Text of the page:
The Last Post Ceremony commemorating the service of (2428) Lance Corporal Robert Bruce McMillan, 18th Battalion, AIF, First World War.

Accession Number AWM2017.1.277
Collection type Film
Object type Last Post film
Physical description 16:9
Maker Australian War Memorial
Place made Australia: Australian Capital Territory, Canberra, Campbell
Date made 04 October 2017
Access Open
Conflict First World War, 1914-1918
Copyright Item copyright: © Australian War Memorial
Creative Commons License This item is licensed under CC BY-NC
Copying Provisions Copy provided for personal non-commercial use

The Last Post Ceremony is presented in the Commemorative area of the Australian War Memorial each day. The ceremony commemorates more than 102,000 Australians who have given their lives in war and other operations and whose names are recorded on the Roll of Honour. At each ceremony the story behind one of the names on the Roll of Honour is told. Hosted by Richard Cruise, the story for this day was on (2428) Lance Corporal Robert Bruce McMillan, 18th Battalion, AIF, First World War.

Speech transcript

2428 Lance Corporal Robert Bruce McMillan, 18th Battalion, AIF
KIA 5 October 1917

Story delivered 4 October 2017

Today we remember and pay tribute to Private Robert Bruce McMillan.

Fondly known as “Bob”, Robert McMillan was born in 1882 to the large family of Archie and Mary McMillan of Eugowra, New South Wales. After growing up on the family estate of Rosebank, McMillan worked as a farmer. He was described as “a remarkable man, full of ambition, as often displayed by his excellent collection of agricultural produce exhibited at the different shows”.

Robert’s nephew Roy enlisted in the Australian Imperial Force shortly after the outbreak of war in 1914, and landed on Gallipoli on 25 April 1915. The following June the family learned that Roy had been wounded in action, but would not receive confirmation that he had been killed in action until the following year. By then Robert and his youngest brother Viv had determined to join the AIF. After enlisting in July 1915, they were posted to the 18th Battalion, leaving Australia together on 5 October on the troopship Themistocles.

Robert and Viv were first sent to Egypt where they trained in the desert. In March 1916 they left to join the fight on the Western Front. They wrote home shortly after their arrival to let their family know that they were “going strong in France … and so far had escaped harm”. But before the letter had arrived in Australia, Private Robert McMillan had to send a cable home to tell his family that Viv been killed in action, shot by a sniper while placing barbed wire in no man’s land at night. Bob wrote a longer account a few days later, saying, “this is a task for me to acquaint you all of poor old Viv’s end … there is one consolation at least to knew the end was instantaneous”.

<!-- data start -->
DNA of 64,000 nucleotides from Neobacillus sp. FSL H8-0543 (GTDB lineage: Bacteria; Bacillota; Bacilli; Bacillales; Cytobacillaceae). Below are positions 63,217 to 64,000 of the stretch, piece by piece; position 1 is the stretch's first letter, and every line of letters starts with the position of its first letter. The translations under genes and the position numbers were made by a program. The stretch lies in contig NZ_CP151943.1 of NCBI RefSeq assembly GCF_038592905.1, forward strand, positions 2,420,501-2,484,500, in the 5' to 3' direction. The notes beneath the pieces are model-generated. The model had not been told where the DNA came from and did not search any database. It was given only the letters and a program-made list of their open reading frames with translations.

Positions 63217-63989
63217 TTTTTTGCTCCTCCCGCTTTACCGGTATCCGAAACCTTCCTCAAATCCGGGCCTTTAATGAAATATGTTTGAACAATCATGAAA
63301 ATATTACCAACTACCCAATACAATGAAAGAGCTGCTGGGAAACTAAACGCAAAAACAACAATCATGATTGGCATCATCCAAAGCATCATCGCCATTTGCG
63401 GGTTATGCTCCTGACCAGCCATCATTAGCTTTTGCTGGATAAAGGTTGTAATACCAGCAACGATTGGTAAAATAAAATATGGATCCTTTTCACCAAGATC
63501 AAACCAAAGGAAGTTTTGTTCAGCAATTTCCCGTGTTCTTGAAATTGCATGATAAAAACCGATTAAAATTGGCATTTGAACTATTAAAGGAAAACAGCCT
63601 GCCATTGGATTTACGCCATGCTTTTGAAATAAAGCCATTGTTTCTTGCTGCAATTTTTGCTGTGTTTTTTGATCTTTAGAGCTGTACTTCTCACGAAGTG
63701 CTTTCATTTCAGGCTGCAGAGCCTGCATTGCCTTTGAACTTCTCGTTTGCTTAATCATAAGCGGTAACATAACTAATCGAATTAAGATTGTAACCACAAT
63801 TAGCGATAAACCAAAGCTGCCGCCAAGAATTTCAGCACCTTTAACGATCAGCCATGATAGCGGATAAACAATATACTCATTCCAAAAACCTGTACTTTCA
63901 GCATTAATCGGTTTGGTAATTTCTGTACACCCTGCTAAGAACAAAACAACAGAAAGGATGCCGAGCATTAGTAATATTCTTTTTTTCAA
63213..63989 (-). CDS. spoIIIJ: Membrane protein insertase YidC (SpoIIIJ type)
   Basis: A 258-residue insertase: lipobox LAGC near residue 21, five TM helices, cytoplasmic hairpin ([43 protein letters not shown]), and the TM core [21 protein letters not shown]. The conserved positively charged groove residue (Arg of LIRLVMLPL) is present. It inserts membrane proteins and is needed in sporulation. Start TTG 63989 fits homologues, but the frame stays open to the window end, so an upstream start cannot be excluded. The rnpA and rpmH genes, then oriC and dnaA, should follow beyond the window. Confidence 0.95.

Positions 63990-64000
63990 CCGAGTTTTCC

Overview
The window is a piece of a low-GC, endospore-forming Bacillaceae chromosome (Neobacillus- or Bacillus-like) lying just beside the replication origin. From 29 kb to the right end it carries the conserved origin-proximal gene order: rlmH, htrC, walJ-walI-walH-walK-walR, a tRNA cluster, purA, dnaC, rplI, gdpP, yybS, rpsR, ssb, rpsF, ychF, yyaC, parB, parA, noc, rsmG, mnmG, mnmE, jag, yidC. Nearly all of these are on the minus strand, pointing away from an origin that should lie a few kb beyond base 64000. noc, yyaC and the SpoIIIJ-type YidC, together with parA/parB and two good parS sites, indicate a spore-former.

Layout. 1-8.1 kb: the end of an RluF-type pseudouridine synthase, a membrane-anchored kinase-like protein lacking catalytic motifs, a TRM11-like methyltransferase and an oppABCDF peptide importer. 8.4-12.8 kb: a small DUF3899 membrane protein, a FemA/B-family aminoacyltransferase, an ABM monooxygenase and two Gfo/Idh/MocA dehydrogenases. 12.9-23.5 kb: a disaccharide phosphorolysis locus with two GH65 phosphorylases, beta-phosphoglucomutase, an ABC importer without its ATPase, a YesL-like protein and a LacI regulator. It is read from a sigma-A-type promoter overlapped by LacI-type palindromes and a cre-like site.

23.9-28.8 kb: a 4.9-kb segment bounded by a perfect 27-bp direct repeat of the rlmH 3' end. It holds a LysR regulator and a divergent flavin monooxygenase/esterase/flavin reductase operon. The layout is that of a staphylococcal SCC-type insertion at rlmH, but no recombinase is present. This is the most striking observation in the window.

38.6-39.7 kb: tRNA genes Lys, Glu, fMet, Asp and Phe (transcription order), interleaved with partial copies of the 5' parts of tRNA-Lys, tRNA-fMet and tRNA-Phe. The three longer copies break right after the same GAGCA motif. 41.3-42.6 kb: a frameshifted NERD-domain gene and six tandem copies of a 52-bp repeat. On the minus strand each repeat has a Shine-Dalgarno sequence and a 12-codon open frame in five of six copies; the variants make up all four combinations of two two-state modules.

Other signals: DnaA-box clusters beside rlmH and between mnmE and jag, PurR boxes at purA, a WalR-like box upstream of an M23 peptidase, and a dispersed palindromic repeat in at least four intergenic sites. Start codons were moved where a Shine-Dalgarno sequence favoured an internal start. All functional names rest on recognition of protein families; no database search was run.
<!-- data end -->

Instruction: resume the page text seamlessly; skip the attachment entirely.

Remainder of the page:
A few weeks later the 18th Battalion took part in the fighting around the French village of Pozières. Not long after reaching the front line, Private Robert McMillan was wounded by a shell fragment which struck him in
the nose. He was sent to hospital in France, but recovered quickly and rejoined his battalion in August 1916.

McMillan’s health suffered as the 18th Battalion spent the bitterly cold winter of 1916 and 1917 rotating in and out of the front line. He suffered from trench foot repeatedly, each time returning to the front line after a brief spell in hospital.

In August 1917 McMillan was promoted to lance corporal. A few months later, on 5 October 1917, the 18th Battalion moved into the front lines on the Broodseinde Ridge. The previous day, Australian troops had successfully pushed through German assault waves to take the position.

As McMillan and the other men of the 18th Battalion approached the ridge, they came under heavy bombardment and took shelter in some nearby trenches. A shell landed almost on top of Lance Corporal McMillan, who was killed instantly.

He was buried where he fell, but after the war his grave was moved to the Commonwealth war cemetery at Tyne Cot, where he lies today under the simple epitaph, “He gave his life for his country”.

Robert Macmillan was 36 years old.
His name is listed on the Roll of Honour on my right, among more than 60,000 Australians who died while serving in the First World War.

This is but one of the many stories of service and sacrifice told here at the Australian War Memorial. We now remember Private Robert Bruce McMillan, who gave his life for us, for our freedoms, and in the hope of a better world.

Meleah Hampton
Historian, Military History Section

  • Video of The Last Post Ceremony commemorating the service of (2428) Lance Corporal Robert Bruce McMillan, 18th Battalion, AIF, First World War. (video)